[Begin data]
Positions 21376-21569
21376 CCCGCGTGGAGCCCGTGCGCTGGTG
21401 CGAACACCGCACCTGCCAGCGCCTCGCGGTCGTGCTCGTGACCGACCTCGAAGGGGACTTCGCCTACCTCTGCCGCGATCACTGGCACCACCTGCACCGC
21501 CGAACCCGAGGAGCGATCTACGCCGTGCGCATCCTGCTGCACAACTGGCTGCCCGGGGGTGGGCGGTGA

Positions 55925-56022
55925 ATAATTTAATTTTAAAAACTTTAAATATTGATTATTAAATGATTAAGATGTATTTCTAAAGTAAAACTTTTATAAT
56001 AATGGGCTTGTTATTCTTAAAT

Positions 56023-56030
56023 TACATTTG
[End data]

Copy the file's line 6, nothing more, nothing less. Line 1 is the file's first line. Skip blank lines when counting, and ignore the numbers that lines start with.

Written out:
55925 ATAATTTAATTTTAAAAACTTTAAATATTGATTATTAAATGATTAAGATGTATTTCTAAAGTAAAACTTTTATAAT